Crested geckos are delicate but very friendly pets, and are considered some of the easiest for families to look after thanks to their fascinating natural activities. To make sure you have all the information you need to look after your crested gecko, we’ve put together a guide to day-to-day care as well as first aid and even exercise – allowing you to get to know your pet healthily and quickly. If you have any questions about taking care of crested geckos, simply come into PetSaver, where a team member will be able to answer any queries you might have.
Are crested geckos the right pet for you?
Crested geckos as pets
Crested geckos are relatively easy lizards to look after, and make great pets for older children and adults. Smaller geckos can be very delicate, so younger children must be supervised when handling them. In fact, rough handling can sometimes cause a gecko to shed its tail which it would do naturally in the wild if attacked by a predator. If this happens, the tail will not grow back. Fortunately this is rare, and once your gecko has become accustomed to you they can enjoy being handled.
Crested geckos can live up to 14 years. They do not get too big, with a maximum size of 17cm to 20cm.They are ideal for people who do not want to feed live food as they can be kept on powdered foods mixed with water or suitable pureed fruit. These lizards are nocturnal, which means that they are active during the night, or when the vivarium lights are switched off. They can sometimes be quite noisy moving through foliage late at night. Males can also sometimes make a quacking or squeaking noise, especially if they are courting a female, so may not be suitable for a bedroom. They are very variable in their colour forms and crest development. Some common colour forms or ‘morphs’ include buckskin, pinstripe, dalmatian and flame.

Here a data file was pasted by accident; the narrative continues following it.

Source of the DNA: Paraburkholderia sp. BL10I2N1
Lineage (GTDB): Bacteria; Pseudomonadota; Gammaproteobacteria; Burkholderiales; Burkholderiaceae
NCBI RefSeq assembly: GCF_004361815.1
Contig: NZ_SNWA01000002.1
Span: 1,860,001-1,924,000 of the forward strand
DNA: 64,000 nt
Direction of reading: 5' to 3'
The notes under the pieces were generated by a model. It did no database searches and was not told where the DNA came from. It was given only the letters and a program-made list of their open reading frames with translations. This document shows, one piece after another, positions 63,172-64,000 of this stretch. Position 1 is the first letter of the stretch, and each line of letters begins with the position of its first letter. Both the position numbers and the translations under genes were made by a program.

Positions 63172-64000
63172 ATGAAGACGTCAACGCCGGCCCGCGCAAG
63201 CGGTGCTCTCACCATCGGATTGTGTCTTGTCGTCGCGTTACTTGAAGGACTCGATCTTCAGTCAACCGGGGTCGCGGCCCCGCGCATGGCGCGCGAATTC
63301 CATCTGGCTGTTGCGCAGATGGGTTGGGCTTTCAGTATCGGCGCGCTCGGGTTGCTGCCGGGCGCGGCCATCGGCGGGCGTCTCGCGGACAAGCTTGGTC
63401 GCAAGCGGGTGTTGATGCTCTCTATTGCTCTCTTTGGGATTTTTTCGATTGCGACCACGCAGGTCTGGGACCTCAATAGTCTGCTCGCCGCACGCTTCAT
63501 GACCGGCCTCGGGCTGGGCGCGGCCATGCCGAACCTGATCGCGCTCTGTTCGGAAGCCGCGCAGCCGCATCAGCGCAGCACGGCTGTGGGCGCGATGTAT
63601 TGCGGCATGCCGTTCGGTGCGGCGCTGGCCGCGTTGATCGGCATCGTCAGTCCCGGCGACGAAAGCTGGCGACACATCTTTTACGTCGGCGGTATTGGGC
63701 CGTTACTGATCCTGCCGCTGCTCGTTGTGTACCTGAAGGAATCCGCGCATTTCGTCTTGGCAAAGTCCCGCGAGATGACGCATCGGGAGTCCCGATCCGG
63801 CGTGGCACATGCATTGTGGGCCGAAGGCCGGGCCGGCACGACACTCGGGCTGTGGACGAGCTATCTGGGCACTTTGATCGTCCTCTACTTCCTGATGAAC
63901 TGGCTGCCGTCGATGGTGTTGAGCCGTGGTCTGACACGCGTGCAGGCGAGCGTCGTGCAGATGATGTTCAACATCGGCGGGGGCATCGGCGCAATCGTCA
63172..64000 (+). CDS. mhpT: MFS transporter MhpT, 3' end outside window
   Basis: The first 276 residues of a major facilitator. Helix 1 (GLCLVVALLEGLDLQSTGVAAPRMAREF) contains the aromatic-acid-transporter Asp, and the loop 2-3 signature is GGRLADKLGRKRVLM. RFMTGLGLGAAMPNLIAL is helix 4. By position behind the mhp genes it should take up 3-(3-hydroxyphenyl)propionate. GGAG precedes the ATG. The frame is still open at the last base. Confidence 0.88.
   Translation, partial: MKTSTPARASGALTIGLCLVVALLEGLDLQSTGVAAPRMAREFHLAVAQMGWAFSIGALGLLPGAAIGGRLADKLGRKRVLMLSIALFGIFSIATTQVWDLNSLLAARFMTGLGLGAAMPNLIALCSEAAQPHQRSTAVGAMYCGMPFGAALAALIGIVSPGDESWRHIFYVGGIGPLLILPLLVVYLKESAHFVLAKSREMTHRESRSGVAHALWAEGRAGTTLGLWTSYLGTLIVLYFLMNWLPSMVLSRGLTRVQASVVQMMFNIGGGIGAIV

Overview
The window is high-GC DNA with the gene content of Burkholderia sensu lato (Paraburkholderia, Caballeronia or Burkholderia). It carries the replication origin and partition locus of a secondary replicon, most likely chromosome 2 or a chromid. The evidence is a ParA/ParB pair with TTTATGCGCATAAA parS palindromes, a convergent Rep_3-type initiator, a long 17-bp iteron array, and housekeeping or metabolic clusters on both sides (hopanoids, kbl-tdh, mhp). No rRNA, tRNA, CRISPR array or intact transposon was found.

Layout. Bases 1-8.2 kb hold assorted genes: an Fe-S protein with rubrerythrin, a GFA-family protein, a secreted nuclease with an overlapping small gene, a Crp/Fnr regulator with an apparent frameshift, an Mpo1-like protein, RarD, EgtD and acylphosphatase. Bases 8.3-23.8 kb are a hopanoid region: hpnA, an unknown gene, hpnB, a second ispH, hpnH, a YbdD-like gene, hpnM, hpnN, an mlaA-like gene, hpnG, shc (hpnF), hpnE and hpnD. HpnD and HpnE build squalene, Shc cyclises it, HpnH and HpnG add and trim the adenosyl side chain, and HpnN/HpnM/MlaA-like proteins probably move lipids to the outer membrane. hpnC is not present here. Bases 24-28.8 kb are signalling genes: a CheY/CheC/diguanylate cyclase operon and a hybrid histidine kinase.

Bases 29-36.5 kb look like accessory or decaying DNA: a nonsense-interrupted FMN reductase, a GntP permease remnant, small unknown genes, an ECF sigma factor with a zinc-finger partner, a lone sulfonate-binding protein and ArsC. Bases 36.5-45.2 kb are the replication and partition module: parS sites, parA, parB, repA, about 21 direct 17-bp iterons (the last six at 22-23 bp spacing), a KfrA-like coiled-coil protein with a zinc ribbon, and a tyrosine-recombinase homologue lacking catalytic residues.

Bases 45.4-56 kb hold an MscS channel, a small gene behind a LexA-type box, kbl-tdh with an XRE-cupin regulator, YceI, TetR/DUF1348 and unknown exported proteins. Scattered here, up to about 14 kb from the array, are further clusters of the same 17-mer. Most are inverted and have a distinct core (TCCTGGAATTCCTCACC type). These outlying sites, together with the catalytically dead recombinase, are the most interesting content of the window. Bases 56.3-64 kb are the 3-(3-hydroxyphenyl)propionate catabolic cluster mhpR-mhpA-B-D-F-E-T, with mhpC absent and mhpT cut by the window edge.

Do I like company?
Crested geckos do not have the same needs for company as most mammals, so are happily kept on their own. It is usually not possible to sex crested geckos when they are very small. Older juvenile males can be sexed by looking for a row of pores along the underside of the gecko, just above the vent and along the thighs. Some geckos can take longer to develop these pores than others, although sexing from 8-12 months is usually easy. When they mature, adult males will fight and will need to be separated. Females will usually live happily together in a very spacious vivarium.